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Jobs are submitted with the qsub command:

$ qsub options job-script

The options tell Torque information about the job, such as what resources will be needed. These can be specified in the job-script as PBS directives, or on the command line as options, or both (in which case the command line options take precedence should the two contradict each other). For each option there is a corresponding PBS directive with the syntax:

#PBS option

For example, you can specify that a job needs 2 nodes and 8 cores on each node by adding to the script the directive:

or as a command-line option to qsub when you submit the job: 

$ qsub -l nodes=2:ppn=8 my_script.q

Basic PBS directive and qsub options

Options to manage job output:

  • -N jobname
    Give the job a name. The default is the filename of the job script. Within the job, $PBS_JOBNAME expands to the job name 
  • -j oe
    Merge stderr into the stdout file 
  • -o path/for/stdout
    Send stdout to path/for/stdout. Can be a filename or an existing directory. The default filename is $PBS_JOBNAME.o${PBS_JOBID/.*}, eg myjob.o12345, in the directory from which the job was submitted 
  • -e path/for/stderr
    Send stderr to path/for/stderr. Same usage as for stdout.
  • -M
    Send email to when certain events occur. By default an email is sent only if the job is killed by the batch system.
  • -m b -m e -m a -m abe
    Send email when the job begins (b), ends (e) and/or is aborted (a).  

Options to set the job environment:

  • -S /path/to/shell
    Use the shell at /path/to/shell to interpret the script. Default is your login shell, which at NYU HPC is normally /bin/bash
  • -v VAR1,VAR2="some value",VAR3
    Pass variables to the job, either with a specific value (the VAR= form) or from the submitting environment (without "=")  
  • -V
    Pass the full environment the job was submitted from


The name of the job affects how it appears in qstat and pbstop, and the default names of the files into which stdout and stderr will be sent. By default, a job gets its name from the filename of the job script, for example:

You can set a customized job name with the -N option or directive:

At the completion of each job, its stdout and stderr are written to files. By default these are placed in the directory from which the job was submitted, in separate files with names like jobname.o12345 for stdout and jobname.e12345 for stderr. (The trailing number is the PBS Job ID)

To merge stdout and stderr together in the stdout file, use -j oe. To merge them into the stderr file instead, use -j eo. For example:

You can change the name and/or location of the stdout and stderr files with the -o and -e options respectively. These options take a pathname which can be a directory or file. For example to put the stdout file into an existing directory called "my_outputs", keeping the file name as per the default:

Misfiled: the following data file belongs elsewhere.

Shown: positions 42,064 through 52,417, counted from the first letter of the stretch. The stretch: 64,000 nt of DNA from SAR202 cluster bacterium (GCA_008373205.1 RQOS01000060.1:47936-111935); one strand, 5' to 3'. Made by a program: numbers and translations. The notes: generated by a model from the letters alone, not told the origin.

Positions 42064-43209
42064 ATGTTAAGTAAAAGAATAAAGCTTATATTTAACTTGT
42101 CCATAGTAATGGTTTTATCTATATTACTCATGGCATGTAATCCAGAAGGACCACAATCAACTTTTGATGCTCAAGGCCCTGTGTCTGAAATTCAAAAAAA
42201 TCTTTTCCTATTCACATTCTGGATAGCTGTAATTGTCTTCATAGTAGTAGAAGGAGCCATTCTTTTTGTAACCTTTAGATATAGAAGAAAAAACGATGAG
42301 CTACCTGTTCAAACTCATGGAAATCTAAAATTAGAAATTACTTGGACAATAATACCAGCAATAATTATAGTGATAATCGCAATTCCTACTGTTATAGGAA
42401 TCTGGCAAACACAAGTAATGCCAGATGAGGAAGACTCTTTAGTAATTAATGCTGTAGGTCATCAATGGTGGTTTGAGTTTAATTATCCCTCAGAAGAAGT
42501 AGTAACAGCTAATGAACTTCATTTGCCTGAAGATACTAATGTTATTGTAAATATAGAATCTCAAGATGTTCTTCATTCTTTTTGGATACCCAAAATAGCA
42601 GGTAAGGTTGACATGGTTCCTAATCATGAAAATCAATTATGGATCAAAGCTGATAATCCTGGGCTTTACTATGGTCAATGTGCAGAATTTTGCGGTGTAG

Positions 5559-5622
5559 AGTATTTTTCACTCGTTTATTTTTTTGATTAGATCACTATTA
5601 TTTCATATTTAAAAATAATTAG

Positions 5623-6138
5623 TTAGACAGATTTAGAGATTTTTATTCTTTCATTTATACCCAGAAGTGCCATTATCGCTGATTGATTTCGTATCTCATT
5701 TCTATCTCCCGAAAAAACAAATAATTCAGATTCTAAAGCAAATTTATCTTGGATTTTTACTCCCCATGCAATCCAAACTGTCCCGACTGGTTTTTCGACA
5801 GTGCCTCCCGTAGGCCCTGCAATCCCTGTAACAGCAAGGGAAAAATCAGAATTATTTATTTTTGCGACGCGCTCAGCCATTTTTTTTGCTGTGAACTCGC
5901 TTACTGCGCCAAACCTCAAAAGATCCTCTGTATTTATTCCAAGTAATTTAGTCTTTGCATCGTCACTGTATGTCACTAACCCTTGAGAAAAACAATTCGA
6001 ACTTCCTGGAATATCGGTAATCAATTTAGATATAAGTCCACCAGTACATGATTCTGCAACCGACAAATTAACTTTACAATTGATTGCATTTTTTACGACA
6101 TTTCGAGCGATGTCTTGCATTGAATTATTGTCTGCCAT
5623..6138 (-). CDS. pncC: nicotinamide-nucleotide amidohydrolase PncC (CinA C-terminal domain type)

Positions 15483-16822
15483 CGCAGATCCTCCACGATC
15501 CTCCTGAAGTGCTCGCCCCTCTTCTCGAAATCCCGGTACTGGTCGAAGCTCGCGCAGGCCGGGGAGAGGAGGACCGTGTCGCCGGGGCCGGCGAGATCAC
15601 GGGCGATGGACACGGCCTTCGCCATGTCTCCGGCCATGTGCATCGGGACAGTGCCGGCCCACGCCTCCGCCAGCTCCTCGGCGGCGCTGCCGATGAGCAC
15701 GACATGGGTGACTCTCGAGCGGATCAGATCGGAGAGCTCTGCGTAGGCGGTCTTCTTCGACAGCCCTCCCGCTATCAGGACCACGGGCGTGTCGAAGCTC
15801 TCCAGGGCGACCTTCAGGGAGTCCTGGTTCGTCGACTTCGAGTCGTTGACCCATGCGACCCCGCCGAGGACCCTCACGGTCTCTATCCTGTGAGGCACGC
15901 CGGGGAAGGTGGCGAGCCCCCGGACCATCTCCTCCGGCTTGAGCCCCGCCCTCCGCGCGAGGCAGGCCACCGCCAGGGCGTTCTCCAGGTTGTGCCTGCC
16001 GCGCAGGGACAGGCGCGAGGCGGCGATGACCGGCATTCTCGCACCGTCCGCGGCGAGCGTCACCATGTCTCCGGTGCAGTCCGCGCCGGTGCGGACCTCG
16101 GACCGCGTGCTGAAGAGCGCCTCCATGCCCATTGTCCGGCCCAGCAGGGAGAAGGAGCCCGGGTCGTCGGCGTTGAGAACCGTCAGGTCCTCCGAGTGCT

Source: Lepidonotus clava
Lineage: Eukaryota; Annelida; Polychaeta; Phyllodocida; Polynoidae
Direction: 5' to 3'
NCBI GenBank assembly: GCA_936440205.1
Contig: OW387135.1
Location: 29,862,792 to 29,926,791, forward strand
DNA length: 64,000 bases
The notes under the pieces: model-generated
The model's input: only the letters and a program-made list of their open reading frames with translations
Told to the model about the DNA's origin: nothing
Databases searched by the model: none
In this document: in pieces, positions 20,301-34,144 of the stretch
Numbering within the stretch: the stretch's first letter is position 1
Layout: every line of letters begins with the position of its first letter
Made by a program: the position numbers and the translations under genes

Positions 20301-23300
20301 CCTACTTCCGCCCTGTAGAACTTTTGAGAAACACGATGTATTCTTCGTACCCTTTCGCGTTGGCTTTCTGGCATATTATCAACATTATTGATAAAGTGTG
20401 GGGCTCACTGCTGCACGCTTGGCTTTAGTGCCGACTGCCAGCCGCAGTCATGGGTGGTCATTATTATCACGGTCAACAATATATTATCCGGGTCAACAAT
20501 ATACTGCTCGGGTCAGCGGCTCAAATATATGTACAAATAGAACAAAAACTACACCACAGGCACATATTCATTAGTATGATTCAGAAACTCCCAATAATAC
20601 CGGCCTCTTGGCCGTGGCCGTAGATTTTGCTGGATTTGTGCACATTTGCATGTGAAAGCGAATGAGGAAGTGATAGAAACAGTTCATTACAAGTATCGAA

Or to give it a specific filename:

If the pathname is relative, it is expanded relative to the directory in which you ran qsub, so you can change the name of the stdout file but leave it in the default directory with: 

If you expect your job to take several days, it may be helpful to receive an email when the job completes. Similarly if you run a large number of jobs it may be helpful to receive an email should a job fail. 

To receive email about a job, use the -M option or directive:

By default Torque will send email only if the job is aborted by the batch system. To receive email for other events use the -m option or directive. The following examples will send mail when the job begins, ends, is aborted and at all three events, respectively. 

By default Torque expects uses your login shell to interpret the job script. You can override this by specifying a shell with -S /path/to/shell. If the job script begins with "#!/some/other/shell" then the first action of the shell launched by Torque will be to launch /some/other/shell to interpret the script. 

You can pass specific variables to a job with -v and a comma-separated list of variable names, optionally with explicit values. In the following example, VAR1 gets an explicit value and VAR2 is passed from the current environment. If VAR2 is not set in the current environment it will also be not set in the job.

To pass your full environment to a job, use -V. This might be useful when starting an interactive batch job:



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